New Congressional District Lines Could Give Queens Asians More Political Clout
New York State may lose two congressional seats because it has been losing population, but a plan to reshape the state's political landscape could send the first Asian American from Queens to Congress. Borough reporter Ruschell Boone filed the following report.
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The Asian population in Flushing, Queens is booming and so might their political clout, if a federal judge's congressional redistricting proposal is adopted. The plan calls for a new 6th district that would make Asians the largest single ethnic group there.
In the new district, Asians would make up 39.1 percent of the population, slightly ahead of whites making up 38.5 percent. Hispanics would account for 18 percent and blacks would be 5 percent.
Some community advocates are also excited about the plan, saying it would allow Asians to flex their political muscle.
"We have no representation on the congressional level and only a handful on the city and state level, and I think that with the judge's preliminary plan that takes into consideration of this growing, underserved population," says Christopher Kui of Asian Americans for Equality.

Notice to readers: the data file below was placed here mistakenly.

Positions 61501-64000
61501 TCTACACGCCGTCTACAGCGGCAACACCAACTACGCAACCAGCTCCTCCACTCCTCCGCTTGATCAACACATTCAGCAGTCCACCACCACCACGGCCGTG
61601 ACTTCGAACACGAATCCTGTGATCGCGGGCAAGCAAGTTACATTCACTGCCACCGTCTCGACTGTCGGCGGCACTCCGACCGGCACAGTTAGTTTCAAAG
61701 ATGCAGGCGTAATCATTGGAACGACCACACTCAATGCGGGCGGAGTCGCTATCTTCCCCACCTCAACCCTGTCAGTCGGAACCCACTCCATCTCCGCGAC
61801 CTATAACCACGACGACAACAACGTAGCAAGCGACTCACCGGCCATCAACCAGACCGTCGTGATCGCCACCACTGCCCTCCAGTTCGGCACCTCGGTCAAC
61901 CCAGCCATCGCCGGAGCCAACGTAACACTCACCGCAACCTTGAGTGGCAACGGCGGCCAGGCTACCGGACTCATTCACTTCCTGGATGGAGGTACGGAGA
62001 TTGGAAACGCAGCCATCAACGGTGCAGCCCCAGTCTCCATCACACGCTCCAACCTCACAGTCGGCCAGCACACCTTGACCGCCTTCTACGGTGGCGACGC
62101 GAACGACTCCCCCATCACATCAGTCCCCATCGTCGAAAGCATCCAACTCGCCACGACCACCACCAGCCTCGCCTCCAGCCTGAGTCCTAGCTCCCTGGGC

Some say the new lines would properly reflect the Asian community's tremendous growth over the last decade.
"The population has grown 32 percent in New York City alone, with over 500,000 Asian Americans in Queens. That is a significant population, a huge explosion of people in that county, as well as in the city overall," says attorney Jerry Vattamala of the Asian American Legal Defense and Education Fund.
The new district would have the highest concentration of Asian Americans ever created.
Under the plan, the current 5th district, which is represented by Democrat Congressman Gary Ackerman, would fold into the new district which would include areas like Flushing, Bayside and Elmhurst.
Ackerman says he will run for the 6th congressional seat if the plan is adopted.
Experts say, unlike before, Asians would play a great role in the race.
"Ackerman will probably face a serious Asian challenger or he will have to seriously take into account the concerns of the Asian community," says Queens College sociology professor Andrew Beveridge.
If not, he could be squeezed out as the Asian-American community continues to push for greater political power.